When a person passes away, his or her executor or estate administrator is required to file a final income tax return. It is important to ensure that any outstanding tax returns from previous years are also completed and filed. Failure to file previous returns may result interest or penalty charges. The executor is also required to advise the Canada Revenue Agency (CRA) of the deceased’s date of death.
Executors are also required to file a tax return for the estate itself called the terminal tax return or a T3. Typically, interest earned on cash held in bank accounts, dividends received on stocks or mutual funds or business income are reported on a T3.
Dates for filing the terminal tax return is determined by the person’s date of death. If the person’s death occurred between January 1st and October 31st, the executor has until April 30th of the following year. If the death occurred between November 1st and December 1st, it is due six months after the date of death.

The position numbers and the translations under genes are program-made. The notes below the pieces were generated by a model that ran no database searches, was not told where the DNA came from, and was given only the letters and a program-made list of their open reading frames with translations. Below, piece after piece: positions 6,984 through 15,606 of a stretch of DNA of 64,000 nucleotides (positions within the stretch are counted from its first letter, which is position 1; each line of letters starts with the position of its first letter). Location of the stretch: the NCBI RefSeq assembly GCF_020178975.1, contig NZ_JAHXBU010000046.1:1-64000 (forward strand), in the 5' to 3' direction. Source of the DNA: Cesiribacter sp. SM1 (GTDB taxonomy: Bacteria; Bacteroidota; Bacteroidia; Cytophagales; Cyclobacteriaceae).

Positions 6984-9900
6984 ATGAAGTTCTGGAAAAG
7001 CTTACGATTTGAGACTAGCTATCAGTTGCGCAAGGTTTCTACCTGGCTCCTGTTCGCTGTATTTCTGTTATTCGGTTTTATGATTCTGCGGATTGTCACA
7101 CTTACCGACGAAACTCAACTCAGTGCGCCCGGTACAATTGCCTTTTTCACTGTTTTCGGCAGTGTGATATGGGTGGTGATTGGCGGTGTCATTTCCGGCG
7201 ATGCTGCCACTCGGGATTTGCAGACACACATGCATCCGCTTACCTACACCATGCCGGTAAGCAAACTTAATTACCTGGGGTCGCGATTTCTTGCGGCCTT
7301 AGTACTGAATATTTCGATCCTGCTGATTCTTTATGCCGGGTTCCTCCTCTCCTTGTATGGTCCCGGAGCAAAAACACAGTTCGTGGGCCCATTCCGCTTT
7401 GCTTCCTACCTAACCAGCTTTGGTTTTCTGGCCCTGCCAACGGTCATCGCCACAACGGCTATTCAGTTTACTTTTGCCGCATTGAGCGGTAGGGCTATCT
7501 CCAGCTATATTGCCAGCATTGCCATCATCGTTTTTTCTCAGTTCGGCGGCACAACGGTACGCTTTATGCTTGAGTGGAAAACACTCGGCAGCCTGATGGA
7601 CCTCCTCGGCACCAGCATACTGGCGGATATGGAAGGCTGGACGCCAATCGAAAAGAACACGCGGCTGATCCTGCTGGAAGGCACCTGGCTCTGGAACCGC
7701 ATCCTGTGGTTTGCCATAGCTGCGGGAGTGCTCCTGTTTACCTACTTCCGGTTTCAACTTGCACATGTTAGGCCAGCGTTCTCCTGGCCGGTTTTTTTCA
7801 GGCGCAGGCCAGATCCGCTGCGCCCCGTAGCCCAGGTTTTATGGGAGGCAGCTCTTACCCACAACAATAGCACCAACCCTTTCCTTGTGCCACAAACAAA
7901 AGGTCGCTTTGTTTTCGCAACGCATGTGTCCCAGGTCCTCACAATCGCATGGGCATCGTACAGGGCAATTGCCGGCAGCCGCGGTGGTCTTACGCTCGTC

If the deceased owned foreign property, received foreign-sourced income or lived outside of Canada part-time, you may also need to file a separate foreign tax return.
In situations where the estate carries on for several years, a T3 return must be filed for each year. When the estate is wound up and all of the assets have been distributed to the beneficiaries, the executor should request a Tax Clearance Certificate from the CRA to show that all taxes owing by the estate have been paid. This is also treated as written confirmation that all tax liabilities for the estate have been paid and there are no outstanding balances remaining. It is important to wait until after you obtain the Tax Clearance Certificate to distribute estate assets, as the executor can be held personally liable for any future taxes.